Vassago Bicycle Company Bandersnatch 29er Hardtail

DESCRIPTION

  • Traditional dropouts for use with 8 or 9 speed cassette
  • 29er specific WetCat geometry
  • Removable CNC v-brake posts
  • ISO disc brake mount
  • Double Butted, rust-resistant 4130 steel tubing
  • Clearance for muddy 2.3 tires
  • Comes in Steel grey. Custom powder coating available

  • USER REVIEWS

    Showing 1-10 of 25  
    [Feb 15, 2015]
    MTBeing

    OVERALL
    RATING
    5
    VALUE
    RATING
    5
    Strength:

    A really dialed all-day comfortable geometry. Muted ride with the elegant steel and the prestige of a serious bike brand. Threaded bottom bracket, hallelujah! Stable at speed. 135 in the rear provides for a less expensive aftermarket wheelset.

    Weakness:

    A tad long-ish in the rear. Weak paint, chips alot. Need better documentation online. It's steel..keep it dry.

    As far as a budget steel hardtail goes, this one's tough to beat. It's an oustanding geometry and it climbs really well. I set a PR on a section of trail that I've climbed with my 3lb-lighter carbon f/s bike. The rounded tubes give you the feel of a whispy bike beneath you and it rides lighter than it seems. the normal 135 rear spacing means less expensive wheels and the threaded bottom bracket means you can run a threaded BB and not have to worry about the dreaded creak. As stated, I have a full carbon f/s 29er which is way lighter than my Vassago (for now) but the Bandersnatch is a blast to ride and a completely different experience.

    [Sep 14, 2014]
    mahtain
    Cross Country Rider

    OVERALL
    RATING
    4
    VALUE
    RATING
    4
    Strength:

    cheap, solid, excellent geometry (if it's your cuppatea) and a nice looong top tube. If you come from the NW style of bikes (kona, rocky mtn., cove, brodie, deKerf etc...) this is a natural but not copycat frame geo.

    Weakness:

    heavy, not as easy to bunnyhop or rise over obstacles like a short chainstay bike can. But minuses work out to pluses on the overall ride.

    Have ridden everything from the early 80's cannondales with 24" rear wheels up to cannondale jekyll FS with plenty of kona's, brodies, specialized, bianchi, redlines and on and on. Last bike was gary fisher with genesis geometry...very nice, but I missed that steel feel...so got the bander, regardless of the completely diff. geometry of the gary fisher. I like it. Reminds me of the more vintage bikes I owned but not as compliant (good and bad). The niner I tried was just too high in the steering, the bander does actually sit you in the "middle" of the frame...very nice. After a year I am writing this review as I was constantly surprised by the difference in riding feel. It is close to my 26" wheeled kona explosif but not as twitchy downhill. It is more sluggish than my kona unit 29'r and more rigid but overall more enjoyable...hard to put into words, but I will put it this way....could afford just about any bike out there, but this little cheap-o fits the bill. If I ever move up from this bander, it would be to an optimus ti. But for the value to price, it's hard to beat the bander.
    I have a long torso so the long top tube is perfect, if you have long legs and short top...try the niner or jamis dragon. If your thinking surley...that's a great frame as well but more upright...as well as the redline's. Just info for those thinking about what they should get towards their body styles. I would like to try a raleigh xxix as they are supposed to be very compliant, but otherwise, vassago has me hooked, even with their ho-hum heavy tubing that is a bit stiff....it's all in the fit and geometry my friend.

    Similar Products Used:

    brodie, specialized, deKerf, bianchi, raleigh, kona, giant, gary fisher, redline, too many others..

    [Dec 26, 2012]
    Greg Armstrong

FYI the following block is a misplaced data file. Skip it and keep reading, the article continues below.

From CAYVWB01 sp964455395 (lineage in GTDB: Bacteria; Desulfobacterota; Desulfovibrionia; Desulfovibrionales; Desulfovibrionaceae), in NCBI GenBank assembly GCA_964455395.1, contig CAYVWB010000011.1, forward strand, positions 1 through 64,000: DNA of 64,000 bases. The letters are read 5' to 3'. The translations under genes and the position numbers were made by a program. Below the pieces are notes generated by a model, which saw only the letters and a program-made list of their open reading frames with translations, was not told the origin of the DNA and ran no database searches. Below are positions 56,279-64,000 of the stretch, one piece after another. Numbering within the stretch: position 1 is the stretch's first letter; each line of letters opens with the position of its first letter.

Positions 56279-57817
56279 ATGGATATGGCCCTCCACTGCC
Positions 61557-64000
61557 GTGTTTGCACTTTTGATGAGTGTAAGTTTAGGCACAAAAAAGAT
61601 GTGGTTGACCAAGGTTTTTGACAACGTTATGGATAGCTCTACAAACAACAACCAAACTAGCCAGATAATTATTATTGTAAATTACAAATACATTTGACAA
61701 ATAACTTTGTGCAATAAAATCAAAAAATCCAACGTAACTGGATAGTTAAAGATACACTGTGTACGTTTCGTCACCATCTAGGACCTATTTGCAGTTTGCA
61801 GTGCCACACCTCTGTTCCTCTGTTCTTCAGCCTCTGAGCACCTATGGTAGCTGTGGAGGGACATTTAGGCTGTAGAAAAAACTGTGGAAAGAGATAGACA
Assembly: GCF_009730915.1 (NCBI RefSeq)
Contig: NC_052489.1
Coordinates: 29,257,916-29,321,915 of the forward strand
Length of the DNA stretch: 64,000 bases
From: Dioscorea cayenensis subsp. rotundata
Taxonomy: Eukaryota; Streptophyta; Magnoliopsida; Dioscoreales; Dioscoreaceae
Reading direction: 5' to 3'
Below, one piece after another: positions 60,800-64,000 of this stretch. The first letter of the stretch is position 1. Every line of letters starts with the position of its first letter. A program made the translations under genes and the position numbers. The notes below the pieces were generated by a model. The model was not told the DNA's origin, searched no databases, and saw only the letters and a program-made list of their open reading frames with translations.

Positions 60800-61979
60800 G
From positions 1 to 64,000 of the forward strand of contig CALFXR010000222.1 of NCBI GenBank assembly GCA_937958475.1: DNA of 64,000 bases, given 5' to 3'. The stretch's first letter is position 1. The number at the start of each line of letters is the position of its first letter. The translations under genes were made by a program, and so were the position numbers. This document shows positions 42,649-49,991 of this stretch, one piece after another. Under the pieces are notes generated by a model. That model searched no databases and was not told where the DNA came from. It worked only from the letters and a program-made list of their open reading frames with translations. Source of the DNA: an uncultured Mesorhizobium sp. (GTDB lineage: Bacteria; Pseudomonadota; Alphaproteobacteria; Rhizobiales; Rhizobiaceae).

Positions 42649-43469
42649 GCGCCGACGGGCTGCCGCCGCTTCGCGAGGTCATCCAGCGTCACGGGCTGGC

Cross Country Rider

    OVERALL
    RATING
    4
    VALUE
    RATING
    5
    Strength:

    Handling at speed, value, durability, quality

    Weakness:

    Weight, slow speed handling (mostly just a 29er thing), seat post slipped until I added a shim, some grip paste and a Salsa clamp. Could be the Thomson seat post finish, I've had the same problem in other frames.

    After looking at many different hardtails - On One, Niner, Specialized, cheap Chinese carbon, etc.- I got this frame on a smokin' closeout deal and couldn't resist. Overall very happy with this frame, real quality build. Feels very stable. I now spend much more time riding in the big ring, I just want to go fast on this bike. After many other bikes in almost 30 yrs and FS exclusively for the past 15 years, it's so great to get back to a steel hardtail! I don't miss the squish at all, and I love the precise handling, shifting, acceleration, etc. Climbing traction is good but the rear end can bounce around on steep rough sections compared to FS. I haven't weighed it; it's under 30 lbs but handles like a far lighter bike. Lighter wheels would help mine but at the expense of durability.

    I've become convinced that frame size should come down a step when moving up to 29ers. That is, if you ride a certain size 26er, get the smaller frame size in a 29er. It will help some of the handling issues, since the big wheels just aren't as nimble. I'm 6'3" and rode XL in 26ers. My first 29er was an XL and though I liked the big wheels, I hated the handling. Now I have a bright red 20" Bander, and it feels like a big BMX bike that can go cross country all day. Despite the long wheelbase it handles switchbacks really well. I've been running the fork at 100mm but there's too much sluggish oversteer so I'm going to switch it to 80mm. The long seat post (Thomson 27.2) really helps soften up the rear end.

    My only complaint is the low BB; though it does help the handling I get too many pedal strikes here in the Southwest (could be the 180mm cranks, or my sloppy technique!). When I ran XTR I would cringe a lot, but with cheap X7 I don't care as much. Some time you just gotta bash your way through. Which brings me to the next point- durability. Sometimes I end up wayyy out there, 20 or more miles from the car all alone, and having a good steel frame is a bit of peace of mind. This frame feels like it could stand up to some serious abuse and still get you home.

    The Bander is appropriately named, it just wants to be ridden fast. Sometimes I have to remind myself on screaming downhills that it's a hardtail, and slow down a little for that inevitable rear wheel smack. It loves to catch air but the hard landing can be a surprise.

    I think I'll keep this one for awhile. The new Bander frame looks even better, post mount brakes, bent seat stays, 44mm head tube. Looks like they're doing things right. You can't go wrong.

    Similar Products Used:

    Siren, Specialized, Trek, Giant, Diamond Back, etc.

    [Jan 22, 2012]
    bobeno
    Cross Country Rider

    OVERALL
    RATING
    5
    VALUE